From “The Teaching on Aspirational Bodhicitta” by His Holiness the Dalai Lama:
“So then how is it that your own enlightenment can serve as a contributing factor to others’ enlightenment? It is said that a buddha does not wash away others’ ill deeds with water. A buddha does not remove the suffering of others’ by way of laying on hands. A buddha can not give to others that buddha’s realizations. It is by way of teaching to others those qualities of the path that Buddha developed by experience that a buddha can help others achieve enlightenment. So this is the procedure by which one develops an altruistic intention to become enlightened–Bodhicitta, the Mind of Enlightenment, endowed with the two aspirations, the aspiration to bring about others’ welfare and the aspiration to bring about one’s own enlightenment.”
From “Bodhicitta: The Perfection of Dharma” by Lama Thubten Yeshe:
“From the Western, materialistic point of view, we’d think it was great if a rich person said, ‘I want to make charity. I’m going to offer $100 to everybody in the entire world.’ Even if that person gave with great sincerity, his or her merit would be nothing compared with just the thought, ‘I wish to actualize bodhicitta for the sake of sentient beings, and I’ll practice the six paramitas as much as I can. That’s why I always say, actualization of bodhicitta is the most perfect path you can take.
“The best Dharma practice,
the most perfect, most substantial,
is without doubt
the practice of bodhicitta.”
Remember the story of the Kadampa geshe who saw a man circumambulating a stupa? He said, ‘What are you doing?’ and the man answered, ‘Circumambulating.’ So the geshe said, ‘Wouldn’t it be better if you practiced dharma?’ Next time the geshe saw the man he was prostrating, and when he again asked what he was doing, the man replied, ‘One hundred thousand prostrations.’ ‘Wouldn’t it be better if you practiced dharma?’ asked the geshe. Anyway, the story goes on, but the point is that just doing religious-looking actions like circumambulation and prostration isn’t necessarily practicing dharma. What we have to do is transform our attachment and self-cherishing, and if we haven’t changed our mind in this way, none of the other practices work; doing them is just a joke. Even if you try to practice tantric meditations, unless you’ve changed within, you won’t succeed. Dharma means a complete change of attitude – that’s what really brings you inner happiness, that is the true Dharma, not the words you say. Bodhicitta is not the culture of ego, not the culture of attachment, not the culture of samsara. It is an unbelievable transformation, the most comfortable path, the most substantial path – definite, not wishy-washy. Sometimes your meditation is not solid; you just space out. Bodhicitta meditation means you really want to change your mind and actions and transform your whole life.”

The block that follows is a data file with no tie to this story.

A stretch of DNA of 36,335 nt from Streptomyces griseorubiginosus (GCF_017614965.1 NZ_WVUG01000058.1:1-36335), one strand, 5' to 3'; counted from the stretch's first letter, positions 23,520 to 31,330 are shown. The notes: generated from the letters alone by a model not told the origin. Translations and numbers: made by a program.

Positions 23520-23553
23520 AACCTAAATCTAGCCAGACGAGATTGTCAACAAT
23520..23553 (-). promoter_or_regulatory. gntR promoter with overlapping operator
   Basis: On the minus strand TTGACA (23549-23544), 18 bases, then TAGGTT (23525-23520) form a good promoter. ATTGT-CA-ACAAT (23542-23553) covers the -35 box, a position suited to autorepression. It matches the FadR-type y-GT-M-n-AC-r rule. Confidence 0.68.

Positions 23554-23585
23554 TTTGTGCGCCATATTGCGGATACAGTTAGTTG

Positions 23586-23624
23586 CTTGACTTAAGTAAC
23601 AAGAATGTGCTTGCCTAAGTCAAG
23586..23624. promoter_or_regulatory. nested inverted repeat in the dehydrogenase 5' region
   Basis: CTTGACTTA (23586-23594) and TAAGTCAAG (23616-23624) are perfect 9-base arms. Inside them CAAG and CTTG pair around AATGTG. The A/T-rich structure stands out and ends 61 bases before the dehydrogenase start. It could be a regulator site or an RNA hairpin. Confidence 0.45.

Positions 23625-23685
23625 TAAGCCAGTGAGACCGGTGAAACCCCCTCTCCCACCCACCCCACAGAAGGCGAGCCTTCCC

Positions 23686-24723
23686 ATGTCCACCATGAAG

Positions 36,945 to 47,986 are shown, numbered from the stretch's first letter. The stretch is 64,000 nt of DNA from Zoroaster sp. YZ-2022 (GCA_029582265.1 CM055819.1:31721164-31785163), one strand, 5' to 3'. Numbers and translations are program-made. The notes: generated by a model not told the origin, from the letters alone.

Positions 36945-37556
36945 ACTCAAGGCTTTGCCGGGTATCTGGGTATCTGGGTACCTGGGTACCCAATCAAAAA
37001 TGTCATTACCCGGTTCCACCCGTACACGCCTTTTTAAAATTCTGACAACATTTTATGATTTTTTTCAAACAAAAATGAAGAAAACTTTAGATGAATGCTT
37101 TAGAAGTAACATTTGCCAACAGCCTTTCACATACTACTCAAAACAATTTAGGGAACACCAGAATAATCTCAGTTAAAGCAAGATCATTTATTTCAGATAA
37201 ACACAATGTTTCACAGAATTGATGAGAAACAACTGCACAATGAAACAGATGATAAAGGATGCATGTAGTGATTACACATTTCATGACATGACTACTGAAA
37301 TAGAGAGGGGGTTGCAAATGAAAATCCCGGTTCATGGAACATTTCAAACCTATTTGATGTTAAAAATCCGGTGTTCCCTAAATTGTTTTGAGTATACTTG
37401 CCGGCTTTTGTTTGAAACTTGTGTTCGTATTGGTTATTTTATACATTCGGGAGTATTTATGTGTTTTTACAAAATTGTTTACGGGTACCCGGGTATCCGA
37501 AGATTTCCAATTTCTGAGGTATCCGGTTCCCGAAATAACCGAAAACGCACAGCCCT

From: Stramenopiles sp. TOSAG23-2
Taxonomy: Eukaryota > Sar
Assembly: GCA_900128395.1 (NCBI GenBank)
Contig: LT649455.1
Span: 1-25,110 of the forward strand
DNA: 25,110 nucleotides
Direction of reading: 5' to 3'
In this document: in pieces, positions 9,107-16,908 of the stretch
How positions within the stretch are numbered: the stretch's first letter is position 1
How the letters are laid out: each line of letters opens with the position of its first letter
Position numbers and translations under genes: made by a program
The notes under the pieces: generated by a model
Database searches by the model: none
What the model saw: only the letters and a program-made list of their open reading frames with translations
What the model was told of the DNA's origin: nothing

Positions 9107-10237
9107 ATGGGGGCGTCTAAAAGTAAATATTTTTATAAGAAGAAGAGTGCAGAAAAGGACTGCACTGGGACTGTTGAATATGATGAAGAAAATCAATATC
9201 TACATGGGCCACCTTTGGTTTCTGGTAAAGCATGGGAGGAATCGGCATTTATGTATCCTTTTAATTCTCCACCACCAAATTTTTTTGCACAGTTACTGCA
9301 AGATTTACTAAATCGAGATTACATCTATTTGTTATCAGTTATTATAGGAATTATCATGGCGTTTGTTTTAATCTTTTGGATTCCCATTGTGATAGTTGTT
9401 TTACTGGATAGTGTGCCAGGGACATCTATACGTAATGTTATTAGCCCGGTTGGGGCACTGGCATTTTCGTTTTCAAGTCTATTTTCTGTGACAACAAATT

From “How to Generate Bodhicitta” by Venerable Ribur Rinpoche:
“Bodhicitta, the aspiration to attain enlightenment in order to benefit all sentient beings, is something that is truly inconceivable, truly splendid and marvellous. One of the great gurus of Lama Atisha told him that an attainment such as clairvoyance, or a vision of a deity, or concentration as stable as a mountain is nothing compared to bodhicitta. For us, these attainments seem amazing. If we ourselves, or if someone we heard of, had a vision of a deity, achieved clairvoyance, or through practicing meditation attained concentration as stable as a mountain, we would think this to be unbelievably wonderful. However. Atisha’s guru said to him: “These are nothing compared to bodhicitta. Therefore, practise bodhicitta.”
Even if you practised mahamudra or dzogchen or the two stages of highest yoga tantra [generation stage and completion stage] and even if you achieved the vision of many deities, these are not beneficial if you do not have bodhicitta.
As the great Bodhisattva Shantideva said, “If you churn the 84,000 teachings of the Buddha, their essence is bodhicitta.” By churning milk we get butter, which is the very essence of milk. In the same way, if we examine and churn all the 84,000 teachings of the Buddha, their very essence is the practice of bodhicitta. Therefore, it is extremely important for us to strive to achieve the uncontrived, effortless experience of bodhicitta. At the very least, we should try our best to generate the contrived experience of bodhicitta, the bodhicitta that arises through effort.”
The Definition of Bodhicitta at http://www.bodhicitta.net: